Mar 1, 2011

Food Allergies

by Kiku Reidhead

The low-down on food allergies

Food allergies are on the rise in America, which means more and more Americans see meals as a stressful rather than a relaxing time. It can be difficult to plan meals that don't contain allergens but do contain all the proper nutrition. 

We've pulled together some information for those with food allergies and for those without. It's important for everyone to understand the risks for those with food allergies and what precautions must be taken at any meal.

Food Allergy
To begin with, let's clarify that food intolerance and food allergy are completely different. The Mayo Clinic said that many people mistake food intolerances as allergies simply because some symptoms are similar. However, the body's reaction to either initiates from different places. Food allergies are an immune system reaction to what the body views as a harmful, foreign substance. After the first exposure to this substance, the body will react to even the smallest portion of it in the future.

 Intolerance is when the body's digestive system lacks the proper bacteria or enzymes to help break down the food. Usually, a food-intolerant person can consume small amounts of a substance and not have any adverse effects.
CNN reported in 2006 that approximately 11 million Americans live with food allergies. The foods that most often cause allergic reaction are the following: milk, soy, eggs, wheat, peanuts, tree nuts, fish and shellfish.

How to Eat
The Internet is full of information about living and eating with food allergies. A simple search yields pages and pages of recipes, tips and anecdotes to guide anyone with food allergies.

On these websites, the most consistent comments relate to learning to personally prepare dishes and to do it ahead of time. This ensures that utensils, cutting boards, etc., don't have residue containing allergens. This detail is particularly important for the chef to know. If you are preparing food for someone with food allergies, keep in mind that all utensils with any trace of an allergen can cause a reaction.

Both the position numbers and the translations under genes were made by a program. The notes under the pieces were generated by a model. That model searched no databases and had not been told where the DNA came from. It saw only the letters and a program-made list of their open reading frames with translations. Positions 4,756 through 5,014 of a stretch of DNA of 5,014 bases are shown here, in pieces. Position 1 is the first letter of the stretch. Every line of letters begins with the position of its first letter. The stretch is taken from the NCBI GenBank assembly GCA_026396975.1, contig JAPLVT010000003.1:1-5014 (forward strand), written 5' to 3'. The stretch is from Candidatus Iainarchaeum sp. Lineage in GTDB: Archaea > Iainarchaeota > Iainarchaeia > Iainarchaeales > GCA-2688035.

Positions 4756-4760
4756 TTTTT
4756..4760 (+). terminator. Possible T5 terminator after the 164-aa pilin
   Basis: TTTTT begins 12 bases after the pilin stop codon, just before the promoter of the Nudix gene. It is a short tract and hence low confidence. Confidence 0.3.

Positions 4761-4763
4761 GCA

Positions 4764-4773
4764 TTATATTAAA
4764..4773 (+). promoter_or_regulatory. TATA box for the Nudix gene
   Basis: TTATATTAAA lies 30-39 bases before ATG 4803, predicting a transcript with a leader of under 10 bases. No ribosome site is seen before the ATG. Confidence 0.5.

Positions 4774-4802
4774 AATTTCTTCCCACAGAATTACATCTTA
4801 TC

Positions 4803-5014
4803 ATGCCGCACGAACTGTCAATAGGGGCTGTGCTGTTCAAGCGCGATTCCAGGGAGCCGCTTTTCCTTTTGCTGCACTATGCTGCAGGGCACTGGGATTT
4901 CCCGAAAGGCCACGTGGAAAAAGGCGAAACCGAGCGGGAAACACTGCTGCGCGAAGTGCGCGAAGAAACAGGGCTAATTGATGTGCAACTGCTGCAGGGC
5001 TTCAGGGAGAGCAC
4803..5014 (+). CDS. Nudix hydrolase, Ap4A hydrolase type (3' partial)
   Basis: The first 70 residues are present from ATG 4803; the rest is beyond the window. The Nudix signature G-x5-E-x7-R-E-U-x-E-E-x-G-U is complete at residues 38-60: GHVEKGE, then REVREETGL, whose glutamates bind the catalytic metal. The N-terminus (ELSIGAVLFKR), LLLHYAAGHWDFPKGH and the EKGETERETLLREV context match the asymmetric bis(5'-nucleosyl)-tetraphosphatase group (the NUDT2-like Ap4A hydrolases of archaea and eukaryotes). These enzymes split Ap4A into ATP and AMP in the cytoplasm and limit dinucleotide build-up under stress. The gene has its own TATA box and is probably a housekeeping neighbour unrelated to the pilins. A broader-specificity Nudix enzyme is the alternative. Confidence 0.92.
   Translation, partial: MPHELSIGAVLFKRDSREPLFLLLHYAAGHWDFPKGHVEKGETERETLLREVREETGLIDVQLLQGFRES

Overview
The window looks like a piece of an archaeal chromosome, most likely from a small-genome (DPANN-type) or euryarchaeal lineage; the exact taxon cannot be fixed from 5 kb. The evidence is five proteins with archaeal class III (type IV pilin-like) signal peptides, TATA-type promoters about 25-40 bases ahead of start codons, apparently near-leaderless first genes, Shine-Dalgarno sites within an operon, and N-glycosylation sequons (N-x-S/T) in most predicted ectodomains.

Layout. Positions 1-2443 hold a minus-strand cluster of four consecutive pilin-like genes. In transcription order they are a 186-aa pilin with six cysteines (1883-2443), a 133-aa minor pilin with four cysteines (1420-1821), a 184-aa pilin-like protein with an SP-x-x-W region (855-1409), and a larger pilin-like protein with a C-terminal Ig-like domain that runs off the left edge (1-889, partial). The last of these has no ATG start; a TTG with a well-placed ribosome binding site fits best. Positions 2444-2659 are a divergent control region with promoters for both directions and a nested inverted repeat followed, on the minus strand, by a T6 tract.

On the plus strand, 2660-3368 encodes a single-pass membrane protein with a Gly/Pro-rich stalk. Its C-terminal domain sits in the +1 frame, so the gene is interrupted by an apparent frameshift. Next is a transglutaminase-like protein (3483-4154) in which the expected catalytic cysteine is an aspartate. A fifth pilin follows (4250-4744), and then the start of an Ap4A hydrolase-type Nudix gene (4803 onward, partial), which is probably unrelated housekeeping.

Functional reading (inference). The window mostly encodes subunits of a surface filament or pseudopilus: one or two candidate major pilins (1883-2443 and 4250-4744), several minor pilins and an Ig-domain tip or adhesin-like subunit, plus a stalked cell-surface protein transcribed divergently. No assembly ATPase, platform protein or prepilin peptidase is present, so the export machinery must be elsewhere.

Your best bet is to keep allergen-free food completely separate in the preparation and cooking processes. Use separate bowls and containers and you may need to create separate sauces. In order to keep food 100 percent safe, read labels and check online sources to see if pre-made sauces already contain common allergens like wheat and soy (you'll be surprised how many foods have common allergens in them!).
 
Eating Out
Dining out is risky for anyone with food allergies because of all of the factors we mentioned above - when you are not in control of the kitchen, it can be difficult to know what does and does not contain allergens. So, it is safest to bring something with you in case the restaurant has nothing on the menu that is safe for you to eat.
Another suggestion involves calling the restaurant you plan to dine at during slow times to talk to the chef. This way, you can personally request a dish and the chef can know what precautions to take before the big dinner rush. This is particularly important if you are eating meat that is usually marinated hours ahead of time so they can skip the marinade if necessary. Or when using other prepared sauces and dips.

Food is Your Friend
Remember that food is your friend. While it may be frustrating to deal with food allergies everyday, restrictions force you to be extra creative. Get excited about the plethora of information out on the Web today and dive into it. Living with food allergies is not an uncommon struggle so connect with those who know what you're going through. For those who have a family member or friend with food allergies, remember to be considerate and careful as well. You can learn just as much about smart food preparation and creativity in food as your friend/family member.

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